Recording a Hip Hop album independently, without atypical glorified attempts at creating modern day chart busters can sometimes present unexpected trade-offs. Artist / Producer ‘Flywavez’ accurately presents this bargained reality in the artist’s recent effort, Blue Light High (musical/instrumental production by Los Angeles based Mr. Kooman and Purps). The record is a serious and less trendy affair that can sit high in rotation for several years (an eternity in the Hip Hop industry) without sounding outdated or cataloged from a specific era.
Starting subtle with dashes of keys and Electronica, Blue Light High almost “immediately” introduces a slow, but steadied ride that relics a constant, if not detached quality all through. Albeit with cannabis references, sex, and surviving in urban blight, there’s a smooth dim slide to this album that seems to relax the listener though much of it’s lyrical content should be rather stirring.
“Disfrute”, introduces us to this disc’s late-night intoxicating aura, followed by “No Reggie”, a more traditional rap-styled song. This is probably the most stylistic changes from one song to the next during the whole collection. Track #4 is a more memorable song that places the listener in the driver’s seat in almost any single, straight male traveler’s lonely aspiration…a “One Nighter”.
Aurally, Blue Light High’s blueprint is an album that fills both ears with less abrasive, softened grooves versus penetrating or boomy instrumentation. Like most Hip Hop endeavors, the album does happen to necessitate a tap of the foot…but all the while there’s a constant reminder to unwind. The odd horn or backing vocal comes sparingly, lending just enough aid when they do come to light. Neither of the aforementioned stick around for very long. The mix is based on creating atmosphere, much more than pruning outward hooks. The vocals are hypnotically low and characteristically on point, while dynamics are wisely chosen over decibels. Vocals, keys, and bass are pleasingly laid to a relaxed and fat-bodied air that seems to float the listener through, rather than having them travel all by their own psychological effort.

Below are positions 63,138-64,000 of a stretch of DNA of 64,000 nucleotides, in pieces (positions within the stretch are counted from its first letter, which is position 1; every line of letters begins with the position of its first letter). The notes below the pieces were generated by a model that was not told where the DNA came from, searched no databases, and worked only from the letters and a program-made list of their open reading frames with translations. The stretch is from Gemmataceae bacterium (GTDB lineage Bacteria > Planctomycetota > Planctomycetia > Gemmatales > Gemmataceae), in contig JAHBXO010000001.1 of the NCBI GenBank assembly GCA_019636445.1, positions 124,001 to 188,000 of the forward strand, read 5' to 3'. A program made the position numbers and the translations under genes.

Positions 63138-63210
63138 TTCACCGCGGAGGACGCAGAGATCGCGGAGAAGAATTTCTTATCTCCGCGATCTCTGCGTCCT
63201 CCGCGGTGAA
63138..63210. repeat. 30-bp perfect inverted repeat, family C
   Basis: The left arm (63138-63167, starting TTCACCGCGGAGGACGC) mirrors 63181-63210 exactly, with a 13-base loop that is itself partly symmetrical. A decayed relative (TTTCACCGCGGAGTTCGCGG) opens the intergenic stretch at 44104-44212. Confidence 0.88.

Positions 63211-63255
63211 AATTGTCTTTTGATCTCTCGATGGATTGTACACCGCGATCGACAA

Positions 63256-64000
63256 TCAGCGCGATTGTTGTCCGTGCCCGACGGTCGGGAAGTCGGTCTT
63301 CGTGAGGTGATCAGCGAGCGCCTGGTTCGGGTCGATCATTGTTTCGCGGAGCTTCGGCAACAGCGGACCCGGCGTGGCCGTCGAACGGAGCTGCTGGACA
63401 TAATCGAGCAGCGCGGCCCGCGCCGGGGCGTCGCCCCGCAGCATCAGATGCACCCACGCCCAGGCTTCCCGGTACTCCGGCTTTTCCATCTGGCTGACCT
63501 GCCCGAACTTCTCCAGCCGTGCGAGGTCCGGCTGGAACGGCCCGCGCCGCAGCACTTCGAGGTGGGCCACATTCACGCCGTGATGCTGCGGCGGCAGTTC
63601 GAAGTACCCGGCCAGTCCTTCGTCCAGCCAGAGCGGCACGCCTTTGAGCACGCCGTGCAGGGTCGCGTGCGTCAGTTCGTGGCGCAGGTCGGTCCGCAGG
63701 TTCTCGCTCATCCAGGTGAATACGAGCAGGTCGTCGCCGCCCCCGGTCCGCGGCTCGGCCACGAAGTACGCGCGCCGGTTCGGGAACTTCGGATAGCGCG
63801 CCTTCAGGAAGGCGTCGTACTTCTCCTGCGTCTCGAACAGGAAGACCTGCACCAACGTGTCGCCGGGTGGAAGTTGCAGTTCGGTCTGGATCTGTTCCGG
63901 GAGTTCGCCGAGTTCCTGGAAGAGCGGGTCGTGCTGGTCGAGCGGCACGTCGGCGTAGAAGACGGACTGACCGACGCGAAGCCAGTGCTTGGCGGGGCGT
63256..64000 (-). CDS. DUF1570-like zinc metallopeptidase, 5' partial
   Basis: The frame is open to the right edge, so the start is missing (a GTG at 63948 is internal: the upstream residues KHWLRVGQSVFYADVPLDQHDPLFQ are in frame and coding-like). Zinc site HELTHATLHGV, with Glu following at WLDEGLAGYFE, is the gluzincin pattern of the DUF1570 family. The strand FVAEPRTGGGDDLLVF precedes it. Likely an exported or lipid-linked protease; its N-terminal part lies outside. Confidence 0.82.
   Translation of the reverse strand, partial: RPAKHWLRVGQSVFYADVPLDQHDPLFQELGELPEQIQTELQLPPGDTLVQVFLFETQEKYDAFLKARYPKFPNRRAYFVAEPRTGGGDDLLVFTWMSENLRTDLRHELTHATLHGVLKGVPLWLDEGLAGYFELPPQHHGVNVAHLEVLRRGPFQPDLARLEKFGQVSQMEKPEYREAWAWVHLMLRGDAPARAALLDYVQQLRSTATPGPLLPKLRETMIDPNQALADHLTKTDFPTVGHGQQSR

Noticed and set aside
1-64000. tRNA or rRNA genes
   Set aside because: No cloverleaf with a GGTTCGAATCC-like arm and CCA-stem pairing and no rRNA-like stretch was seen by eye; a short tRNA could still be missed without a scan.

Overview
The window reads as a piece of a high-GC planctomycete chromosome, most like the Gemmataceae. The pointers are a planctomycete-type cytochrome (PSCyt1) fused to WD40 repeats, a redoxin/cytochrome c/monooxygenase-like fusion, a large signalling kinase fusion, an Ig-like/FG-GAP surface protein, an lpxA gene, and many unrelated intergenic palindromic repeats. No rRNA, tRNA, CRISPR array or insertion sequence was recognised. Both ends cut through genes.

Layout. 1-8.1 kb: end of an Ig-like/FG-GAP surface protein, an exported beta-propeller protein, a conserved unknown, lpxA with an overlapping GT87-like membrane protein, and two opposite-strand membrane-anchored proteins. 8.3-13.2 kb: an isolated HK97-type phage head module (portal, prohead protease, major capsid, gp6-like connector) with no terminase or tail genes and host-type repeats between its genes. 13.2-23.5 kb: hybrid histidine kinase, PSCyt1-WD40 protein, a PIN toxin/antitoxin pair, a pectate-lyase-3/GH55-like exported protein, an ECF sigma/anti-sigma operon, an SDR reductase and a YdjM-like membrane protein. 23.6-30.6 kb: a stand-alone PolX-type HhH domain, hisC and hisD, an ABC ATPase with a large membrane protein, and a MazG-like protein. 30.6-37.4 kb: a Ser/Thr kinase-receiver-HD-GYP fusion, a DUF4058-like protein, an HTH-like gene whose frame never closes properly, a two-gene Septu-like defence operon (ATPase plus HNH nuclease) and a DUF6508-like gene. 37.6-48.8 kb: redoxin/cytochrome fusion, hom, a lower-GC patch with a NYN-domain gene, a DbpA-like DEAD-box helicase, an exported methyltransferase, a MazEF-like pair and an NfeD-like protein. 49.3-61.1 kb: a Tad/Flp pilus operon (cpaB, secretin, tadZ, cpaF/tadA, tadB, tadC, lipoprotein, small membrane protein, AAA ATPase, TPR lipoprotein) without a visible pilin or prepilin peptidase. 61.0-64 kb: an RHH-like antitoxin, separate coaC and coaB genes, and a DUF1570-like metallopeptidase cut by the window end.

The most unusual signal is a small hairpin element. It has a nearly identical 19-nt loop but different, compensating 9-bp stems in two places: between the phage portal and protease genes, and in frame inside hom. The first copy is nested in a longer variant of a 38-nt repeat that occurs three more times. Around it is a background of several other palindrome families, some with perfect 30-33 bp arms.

“Daddy”, the album’s most catchy presentation, speaks of taking in young females under a fatherly wing only in hopes of seducing them. The lyric’s here rhyme on a slightly perverse note that also presents a slight shade of humor.
From start to finish Blue Light High is a cohesive episode that lends credit to that balanced, trading pledge first brought to attention. The model here clearly isn’t to gamble on a Hip Hop creation that could turn out to be more or less a collection of superficial time-stamps some ten or fifteen years down the road. Instead (and by design) the notion is to occasionally sooth the listener while they swing, carrying them adrift in the years to come. Arguably because of the latter, Blue Light High may be ahead in its own game.